A Room of Their Own

Cleveland gets its first crêpe-and-sushi joint.

Bob Dolgan Cleveland Public Library, 325 Superior Avenue Dolgan signs copies of his book from noon to 1 p.m. Friday, July 18. Copies will be available for purchase for $24.95. Free; call 216-623-2821

They're packing up the crêpe pan and the chopsticks over at Market 25 (1948 West 25th Street), as both La Crêperie and Kimo's Sushi Shop prepare to move out of the international bazaar -- and in with each other -- when their leases expire at the end of July.

Owners of the two little carryouts say it's been a struggle to grow their businesses when the market, managed by the Ohio City Near West Development Corp., is closed every Monday and Tuesday. "We need more space, more business, and the freedom to set our own hours and do our own advertising," says the mono-monikered Didier, who operates La Crêperie with his similarly singular wife, Denajua. The complaint was seconded by Kimo Javier, chef-owner of Kimo's Sushi Shop, who said that losing out on lunch traffic every Monday and Tuesday was hurting his business.

The two operations are combining forces to launch Garde Manger, a full-service restaurant at 1881 Fulton Avenue in Ohio City. Javier says the eatery, scheduled to open later this summer, will have a large dining room and bar, and will serve lunch and dinner, six days a week. Sweet and savory crêpes will be the focus at midday; come evening, the menu will drift east, with sushi and seafood entrées, done up Pacific-Rim style.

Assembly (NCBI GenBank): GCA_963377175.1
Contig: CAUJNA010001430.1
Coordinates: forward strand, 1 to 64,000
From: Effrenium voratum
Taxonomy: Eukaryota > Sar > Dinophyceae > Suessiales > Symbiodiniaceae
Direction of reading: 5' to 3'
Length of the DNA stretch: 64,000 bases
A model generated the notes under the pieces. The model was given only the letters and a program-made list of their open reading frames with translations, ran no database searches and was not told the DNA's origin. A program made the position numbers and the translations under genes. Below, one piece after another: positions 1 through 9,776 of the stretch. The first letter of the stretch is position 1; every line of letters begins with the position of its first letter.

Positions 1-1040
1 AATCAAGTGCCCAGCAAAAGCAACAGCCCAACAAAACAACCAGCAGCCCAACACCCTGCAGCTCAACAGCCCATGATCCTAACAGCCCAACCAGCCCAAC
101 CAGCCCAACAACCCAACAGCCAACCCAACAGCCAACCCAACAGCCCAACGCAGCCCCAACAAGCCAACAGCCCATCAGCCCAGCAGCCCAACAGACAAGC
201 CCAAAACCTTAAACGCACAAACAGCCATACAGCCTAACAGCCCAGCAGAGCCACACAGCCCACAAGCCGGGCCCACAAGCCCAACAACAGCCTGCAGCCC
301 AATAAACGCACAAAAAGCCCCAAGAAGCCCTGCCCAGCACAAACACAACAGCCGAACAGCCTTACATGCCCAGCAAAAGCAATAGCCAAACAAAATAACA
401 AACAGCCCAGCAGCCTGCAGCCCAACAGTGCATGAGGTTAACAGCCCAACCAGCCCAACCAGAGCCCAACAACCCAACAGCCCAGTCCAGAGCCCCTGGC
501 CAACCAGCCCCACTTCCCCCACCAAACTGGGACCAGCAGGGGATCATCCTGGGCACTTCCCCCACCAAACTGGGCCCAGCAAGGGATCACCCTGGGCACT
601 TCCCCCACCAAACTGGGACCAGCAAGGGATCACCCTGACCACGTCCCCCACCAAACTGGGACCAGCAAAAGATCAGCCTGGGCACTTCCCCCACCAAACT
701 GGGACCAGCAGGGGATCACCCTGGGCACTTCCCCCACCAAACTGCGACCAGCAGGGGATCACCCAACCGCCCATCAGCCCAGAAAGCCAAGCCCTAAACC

Laura Noble, assistant director of the Near West Development Corp., says she's familiar with Didier and Javier's complaints. However, she says that the market's hours are set not by the development corporation, but by the vendors themselves, during a quarterly poll. "Interestingly, only 3 of the 15 vendors chose to be open on Mondays during the last poll," she observes. Nonetheless, she says she couldn't be happier that Kimo's and La Crêperie are able to move on. "The market is designed as a retail incubator, to help new businesses get their feet wet and develop a following, and that's certainly what these two places have done." Both a Greek and a West African food vendor have expressed interest in the soon-to-be-vacated spaces, but Noble says that no new leases will be signed until an anchor tenant (probably a non-food vendor) is in place. The departure of the crêperie and the sushi shop will leave the market with 10 of its 23 spaces unoccupied.

Despite the vacancies, Noble remains high on the market's future, calling it a "successful experiment. The public's response to the concept has been positive, and we are pleased with the results." The market opened last October.

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